Varian Rule

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The Varian Rule holds that "A simple way to forecast the future is to look at what rich people have today; middle-income people will have something equivalent in 10 years, and poor people will have it in an additional decade."[1][2] It is attributed to Google’s chief economist Hal Varian.[3] Andrew McAfee first called it "the Varian Rule" in the Financial Times.[4] An alternative interpretation put forth by The Guardian writer Evgeny Morozov is that "Luxury is already here – it’s just not very evenly distributed."[5]

Some notable historical examples include anti-lock braking systems,[6] electronic stability control[7] and airbags[8] which first appeared on high-end luxury vehicles[9] before becoming commoditized on more mainstream automobiles.[10]

A more recent example is the Apple watch which is initially offered as a luxury item, but if the Varian Rule holds, it will be more accessible in the near future according to Paul Krugman, Nobel Laureate, and blogger and columnist for The New York Times.[11] But Jay Stanley, Senior Policy Analyst, of the American Civil Liberties Union Speech, Privacy & Technology Project disputes this conclusion based on personal privacy concerns.[12]

See also[edit]

References[edit]

  1. ^ Varian, Hal (2011-08-15). "Micromultinationals Will Run the World". Foreignpolicy.com. Retrieved April 15, 2015. Think of VCRs, flat-screen TVs, mobile phones, and the like. Today, rich people have chauffeurs. In 10 years or less, middle-income drivers will be able to afford robotic cars that drive themselves, at least in some circumstances. 
  2. ^ Krugman, Paul (2015-04-10). "Apple and the Self-Surveillance State". The New York Times. Retrieved April 14, 2015. Consider the Varian rule, which says that you can forecast the future by looking at what the rich have today — that is, that what affluent people will want in the future is, in general, something like what only the truly rich can afford right now. 
  3. ^ McAfee, Andrew (2015-04-07). "What do the rich have now that will soon spread?". Financial Times. Retrieved April 14, 2015. 'A simple way to forecast the future,' he [Varian] says, 'is to look at what rich people have today.' 
  4. ^ Reid, J. Francis (April 13, 2015). "Depressing corollary for the middle classes". Financial Times. Retrieved April 14, 2015. Sir, Andrew McAfee’s coining of the “Varian Rule” (April 8) — that the future can be forecast by the increasing affordability of what the rich have today — has a corollary worth considering. The future may also be forecast by increasing middle class exposure to what the poor experience today.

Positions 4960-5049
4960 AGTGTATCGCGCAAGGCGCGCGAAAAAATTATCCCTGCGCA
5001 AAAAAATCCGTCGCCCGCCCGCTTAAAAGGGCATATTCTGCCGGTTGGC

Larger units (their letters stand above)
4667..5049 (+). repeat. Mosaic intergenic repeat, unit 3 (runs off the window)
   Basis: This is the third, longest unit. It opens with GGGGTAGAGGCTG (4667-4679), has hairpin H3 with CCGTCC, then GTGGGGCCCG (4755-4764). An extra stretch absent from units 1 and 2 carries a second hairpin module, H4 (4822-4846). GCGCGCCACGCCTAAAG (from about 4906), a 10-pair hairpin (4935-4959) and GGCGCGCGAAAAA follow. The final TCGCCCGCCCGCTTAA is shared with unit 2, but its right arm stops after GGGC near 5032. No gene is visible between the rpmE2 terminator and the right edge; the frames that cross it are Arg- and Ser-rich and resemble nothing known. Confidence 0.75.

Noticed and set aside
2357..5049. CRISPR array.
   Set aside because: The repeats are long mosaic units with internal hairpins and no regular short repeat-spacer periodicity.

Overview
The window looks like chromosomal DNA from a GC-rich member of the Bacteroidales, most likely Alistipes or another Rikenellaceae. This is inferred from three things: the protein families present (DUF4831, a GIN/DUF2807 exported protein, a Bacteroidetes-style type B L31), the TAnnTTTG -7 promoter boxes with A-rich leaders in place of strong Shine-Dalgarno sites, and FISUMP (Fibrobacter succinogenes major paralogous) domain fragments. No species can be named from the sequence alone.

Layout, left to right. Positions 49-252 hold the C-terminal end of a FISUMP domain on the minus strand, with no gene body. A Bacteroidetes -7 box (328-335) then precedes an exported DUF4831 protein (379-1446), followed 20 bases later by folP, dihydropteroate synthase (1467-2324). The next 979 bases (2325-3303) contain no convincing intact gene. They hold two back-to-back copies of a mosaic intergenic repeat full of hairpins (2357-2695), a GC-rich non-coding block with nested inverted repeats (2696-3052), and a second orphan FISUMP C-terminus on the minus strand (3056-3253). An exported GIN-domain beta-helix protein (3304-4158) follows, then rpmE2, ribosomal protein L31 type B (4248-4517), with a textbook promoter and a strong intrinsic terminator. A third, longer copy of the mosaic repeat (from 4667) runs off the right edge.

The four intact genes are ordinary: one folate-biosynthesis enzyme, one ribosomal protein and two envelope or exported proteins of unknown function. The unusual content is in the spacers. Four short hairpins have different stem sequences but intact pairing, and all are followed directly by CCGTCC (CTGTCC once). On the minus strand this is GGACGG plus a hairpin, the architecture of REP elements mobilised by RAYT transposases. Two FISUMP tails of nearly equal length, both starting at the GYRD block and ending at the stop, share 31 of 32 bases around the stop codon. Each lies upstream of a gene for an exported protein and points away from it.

5. ^ "Facebook isn't a charity. The poor will pay by surrendering their data". Retrieved 2015-11-04. Luxury is already here – it’s just not very evenly distributed. Such, at any rate, is the provocative argument put forward by Hal Varian, Google’s chief economist. Recently dubbed “the Varian rule”, it states that to predict the future, we just have to look at what rich people already have and assume that the middle classes will have it in five years and poor people will have it in 10. 
  6. ^ Braunstein, Janet (1990-12-13). "Anti-lock Brakes No Longer A Luxury Limited To Luxury Cars". Orlando Sentinel. Retrieved April 14, 2015. Once exclusively for buyers of ultra-expensive, usually imported luxury cars, anti-lock brakes are filtering down into more affordable models. 
  7. ^ "StabiliTrak". Autobytel. 2007. Retrieved April 14, 2015. StabiliTrak is the trademark name for General Motors' electronic stability control system. General Motor's introduced this system in their 1997 Cadillac. It then quickly became available on many company cars and trucks. 
  8. ^ Wheels (2011-09-26). "Huge advances have been made in keeping you alive behind the wheel". Wheels.ca. Retrieved April 14, 2015. The earliest airbags — they were an expensive option on a few vehicles in the early 1970s — were initially proposed as alternatives to seatbelts, which many people refused to wear. 
  9. ^ Elliott, Hannah (2009-02-27). "Ten Reasons To Buy A Luxury Car". Forbes. Retrieved April 14, 2015. But there’s more to luxury cars than prestige. Premium cars offer the most advanced safety options and best entertainment technology on the market, not to mention some of the plushest interiors and most options for customization. 
  10. ^ Leder, Jeanine (2013-02-18). "From Luxury to Essential: The Evolution of Vehicle Safety Features". I Drive Safely. Luxury vehicles have pioneered many of the features that have become standard on vehicles in subsequent years. This is especially true of safety features — many of the modern safety features included in today’s cars started as optional features for luxury vehicles. 
  11. ^ Newitz, Annalee (2015-04-13). "Wearables Are All About Giving You a "Rich Person Experience"". gizmodo.com. Retrieved April 14, 2015. Over the weekend, economist Paul Krugman ... explains why Apple is emphasizing wealth and luxury in its Apple Watch campaigns. Krugman believes that’s because all wearables are aimed at giving you an experience that only super rich people can have. 
  12. ^ Stanley, Jay (2015-04-14). "Why Paul Krugman Is Wrong About Wearables". American Civil Liberties Union. Retrieved April 14, 2015. While the wealthy may have servants, they have power over those servants. When it comes to privacy, what really matters is that we not expose information about ourselves to people who have the power to use that information against us socially, economically, legally, or other ways.